It’s systems like these that are becoming the norm for indoor grow locations across the country — which tends to mean happier residents living close to those cannabis production zones.
But the question remains: What to do about outdoor or greenhouse cannabis farms, where smells are more difficult to contain?
In Carpinteria, a farming community a little over an hour’s drive north of Los Angeles, some locals say they are fed up with the large amount of marijuana greenhouses cropping up around the area. The Mercury News reports that while all of the cultivators involved are legal marijuana grows, such a spike in growth has the town worried that the new cannabis culture could change the hometown feel of the city, which for many years was a thriving producer of cut flowers.
And then there’s the smell.
“We don’t want a marijuana smell,” Xave Saragosa, a native of Carpinteria who lives near a cannabis greenhouse, told The Mercury News. “We want fresh air.”
Saragosa said that the smell of cannabis permeates his hillside home at night and keeps his wife up coughing.
In response to the problem, Carpinteria instituted rules in February that require cultivators to submit odor abatement plans and designated an agent to handle complaints.
The situation magnified after Santa Barbara County, of which Carpinteria is included, granted the largest number of marijuana cultivation licenses in California since recreational legalization began at the beginning of this year. Once a thriving locale for cut-flower cultivation before the US government granted trade preferences to South American countries in the 1990s, the town is now a booming center for cannabis production.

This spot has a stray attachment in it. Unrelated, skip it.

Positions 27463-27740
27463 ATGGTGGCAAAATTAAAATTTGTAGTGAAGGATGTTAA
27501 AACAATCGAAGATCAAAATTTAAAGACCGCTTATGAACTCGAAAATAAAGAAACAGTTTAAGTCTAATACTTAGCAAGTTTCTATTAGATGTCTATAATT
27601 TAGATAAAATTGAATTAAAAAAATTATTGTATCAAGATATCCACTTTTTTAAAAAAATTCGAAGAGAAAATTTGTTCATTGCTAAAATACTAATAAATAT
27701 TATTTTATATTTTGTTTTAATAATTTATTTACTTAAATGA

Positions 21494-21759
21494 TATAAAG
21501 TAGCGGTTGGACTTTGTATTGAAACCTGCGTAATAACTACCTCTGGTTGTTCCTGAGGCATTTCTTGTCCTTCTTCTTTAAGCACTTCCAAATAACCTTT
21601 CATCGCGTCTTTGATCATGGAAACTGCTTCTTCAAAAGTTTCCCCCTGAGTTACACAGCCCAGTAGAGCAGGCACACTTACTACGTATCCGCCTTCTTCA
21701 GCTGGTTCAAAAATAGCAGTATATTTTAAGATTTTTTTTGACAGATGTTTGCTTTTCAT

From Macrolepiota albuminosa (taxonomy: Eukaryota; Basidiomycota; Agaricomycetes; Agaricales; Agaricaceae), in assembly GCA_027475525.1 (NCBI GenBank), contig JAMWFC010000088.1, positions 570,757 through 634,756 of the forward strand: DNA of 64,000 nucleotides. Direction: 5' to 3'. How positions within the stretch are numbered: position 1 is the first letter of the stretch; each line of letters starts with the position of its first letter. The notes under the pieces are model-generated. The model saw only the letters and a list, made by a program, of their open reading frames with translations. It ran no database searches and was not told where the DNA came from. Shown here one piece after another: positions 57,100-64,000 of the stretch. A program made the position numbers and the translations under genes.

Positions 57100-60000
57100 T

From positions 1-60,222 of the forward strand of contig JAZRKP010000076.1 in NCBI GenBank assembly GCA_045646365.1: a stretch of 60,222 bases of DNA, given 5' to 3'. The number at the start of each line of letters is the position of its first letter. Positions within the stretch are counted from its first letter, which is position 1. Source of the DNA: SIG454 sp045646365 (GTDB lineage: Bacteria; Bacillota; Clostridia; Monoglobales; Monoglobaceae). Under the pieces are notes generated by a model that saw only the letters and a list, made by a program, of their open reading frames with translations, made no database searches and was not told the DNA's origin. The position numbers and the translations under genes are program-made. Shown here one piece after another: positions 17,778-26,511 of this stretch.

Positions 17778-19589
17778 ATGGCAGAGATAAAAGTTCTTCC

Toni Stuart, a retired Episcopal priest, told The Mercury News that she wouldn’t like to see Carpinteria become the “‘cannabis capital’ of Southern California. I like it the way it is. It’s a very quiet, unpretentious beach town.”
But the move toward cannabis cultivation, particularly for towns with flagging industries like Carpinteria, is irresistible due to the potentially massive tax revenues they can create. As municipalities welcome those large revenue dollars, more and more cities will be grappling with just how to correctly roll out regulations — including issues like odor control — that are equitable for producers and residents alike.
In Sonoma, Harrington says she believes cannabis growers are being put under a microscope because they are seen as a threat to the wine industry in the region.
“Already in California you hear talk of appellations with regard to marijuana, like with wine,” she says. “Mendocino and here in Sonoma. Pretty soon there will be cannabis tasting rooms where pot is offered. Other industries and residents here need to realize that reality.”
She notes that no industry is perfect, saying, “Even with the vineyards nearby us, sometimes the smell of fertilizer in the air is absolutely atrocious. But you live with it, because it’s part of life here in wine country. Well, it may soon be part of life in pot country, too.”
The push and pull between consumers and commerce, says Harrington, is probably going to come down to town hall negotiations, where people are hopefully interested in mutually advantageous solutions.
Stuart feels like it comes down to something even more basic: Good manners.
“If people want to grow cannabis instead of flowers or avocados or macadamia nuts — I suppose that’s their right,” she says. “But they’ve got to think about their neighbors.”